The FDR story is well-known. Mainly known as a personally charming but lightweight dilettante, Roosevelt took on depth and seriousness after a 1921 bout with polio rendered him paralyzed below the waist. He spent the rest of his years in a wheelchair or moving painfully with heavy braces on his legs. Despite this burden, his public persona was buoyant and jaunty. It was his spirit, transmitted via national radio Fireside Chats, that helped give the American people hope during the dismal Depression years. It also inspired the country when, after Pearl Harbor, he called for even greater sacrifice.

My own blue-collar family worshipped FDR. My father, an unskilled Bellingham sawmill worker, took me into the voting booth with him in 1940 to pull the lever for Roosevelt and a straight Democratic ticket. On April 12, 1945, on news of FDR's death, he came home and wept at our kitchen table — the only time I saw my father cry. Much of the country had the same reaction. Roosvelt's health had been deteriorating under his heavy burdens; photographs showed him to be gaunt and failing. But, somehow, he had been considered immune from the things that brought the rest of us down. Adolph Hitler, in his bunker, reportedly danced with joy and expected Nazi fortunes to revive on receiving news of Roosevelt's death.

Sen. Dan Inouye of Hawaii tells the story of how he, then a young American soldier in Europe, received the news of FDR's death. He and his fellow Japanese-American troopers had been trying unsuccessfully to take a hill from German soldiers. An officer announced Roosevelt's death. "Let's do it for the chief!" Inouye heard someone shout. "We fixed bayonets, charged up the hill, and took the position."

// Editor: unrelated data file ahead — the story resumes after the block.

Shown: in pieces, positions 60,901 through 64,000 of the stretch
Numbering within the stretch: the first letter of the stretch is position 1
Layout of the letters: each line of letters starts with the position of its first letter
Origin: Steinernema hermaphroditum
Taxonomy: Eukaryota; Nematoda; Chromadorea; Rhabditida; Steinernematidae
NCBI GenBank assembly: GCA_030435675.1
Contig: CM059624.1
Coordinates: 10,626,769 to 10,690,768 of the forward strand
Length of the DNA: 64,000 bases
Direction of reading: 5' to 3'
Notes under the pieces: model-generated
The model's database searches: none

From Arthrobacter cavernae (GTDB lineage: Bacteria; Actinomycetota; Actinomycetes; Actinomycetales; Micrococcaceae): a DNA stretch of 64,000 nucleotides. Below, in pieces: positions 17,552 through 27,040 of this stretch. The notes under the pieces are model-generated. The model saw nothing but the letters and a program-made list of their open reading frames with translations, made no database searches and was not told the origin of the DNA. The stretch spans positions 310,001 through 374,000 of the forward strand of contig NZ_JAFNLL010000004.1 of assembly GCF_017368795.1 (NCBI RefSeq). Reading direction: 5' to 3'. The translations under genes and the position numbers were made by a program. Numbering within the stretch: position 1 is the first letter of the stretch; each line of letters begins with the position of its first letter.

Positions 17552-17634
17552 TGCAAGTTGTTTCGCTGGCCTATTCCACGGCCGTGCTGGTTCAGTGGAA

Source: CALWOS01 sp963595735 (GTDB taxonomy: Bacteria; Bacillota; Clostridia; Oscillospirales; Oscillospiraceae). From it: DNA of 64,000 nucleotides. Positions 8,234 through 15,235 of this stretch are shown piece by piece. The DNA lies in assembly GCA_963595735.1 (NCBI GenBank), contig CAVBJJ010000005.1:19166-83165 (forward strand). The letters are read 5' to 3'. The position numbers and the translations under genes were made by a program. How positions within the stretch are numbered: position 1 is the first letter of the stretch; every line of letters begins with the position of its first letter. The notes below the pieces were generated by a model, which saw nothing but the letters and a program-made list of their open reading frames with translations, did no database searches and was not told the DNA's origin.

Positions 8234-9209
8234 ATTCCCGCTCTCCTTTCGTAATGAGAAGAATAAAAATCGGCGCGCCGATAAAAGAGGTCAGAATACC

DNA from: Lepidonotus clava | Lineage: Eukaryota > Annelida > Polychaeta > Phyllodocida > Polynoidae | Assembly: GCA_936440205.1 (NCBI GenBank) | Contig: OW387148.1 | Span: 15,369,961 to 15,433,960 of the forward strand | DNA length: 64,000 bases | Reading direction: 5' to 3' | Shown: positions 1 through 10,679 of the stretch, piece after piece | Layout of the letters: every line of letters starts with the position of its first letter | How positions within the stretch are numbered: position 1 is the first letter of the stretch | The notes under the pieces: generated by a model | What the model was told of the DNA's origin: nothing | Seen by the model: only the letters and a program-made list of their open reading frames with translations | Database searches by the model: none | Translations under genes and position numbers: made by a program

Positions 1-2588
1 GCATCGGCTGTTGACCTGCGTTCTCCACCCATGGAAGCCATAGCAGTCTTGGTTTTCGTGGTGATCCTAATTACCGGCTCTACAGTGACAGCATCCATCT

When historic 1960s Great Society and other legislation was enacted, Presidents Kennedy and Johnson, and Democratic congressional leaders, were inspired by FDR and Eleanor Roosevelt, known in particular for her concern for women, minorities, and children. The Roosvelts were mentioned in a huge number of White House and congressional statements of the time.

As I thought of the Fort Sumter and FDR death anniversaries, it occurred to me that Roosevelt had been born only 17 years after the end of the Civil War. In the span of one lifetime he had experienced significant passages in American history and, as president, had contributed mightily to that history. In his time, to fight Depression and war, he had expanded greatly the role and reach of our national government.

Now, in many ways, we are revisiting the ways and means of our governance. We are, however, doing it peaceably and proceeding from bases of law and custom — no shots being fired, as at Fort Sumter, or threats of totalitarian takeover from the Right or Left, as existed when Roosevelt assumed the presidency. May it remain that way.


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About the Authors & Contributors

Ted Van Dyk

Ted Van Dyk

Ted Van Dyk has been active in national policy and politics since 1961, serving in the White House and State Department and as policy director of several Democratic presidential campaigns. He is author of Heroes, Hacks and Fools and numerous essays in national publications. You can reach him in care of editor@crosscut.com.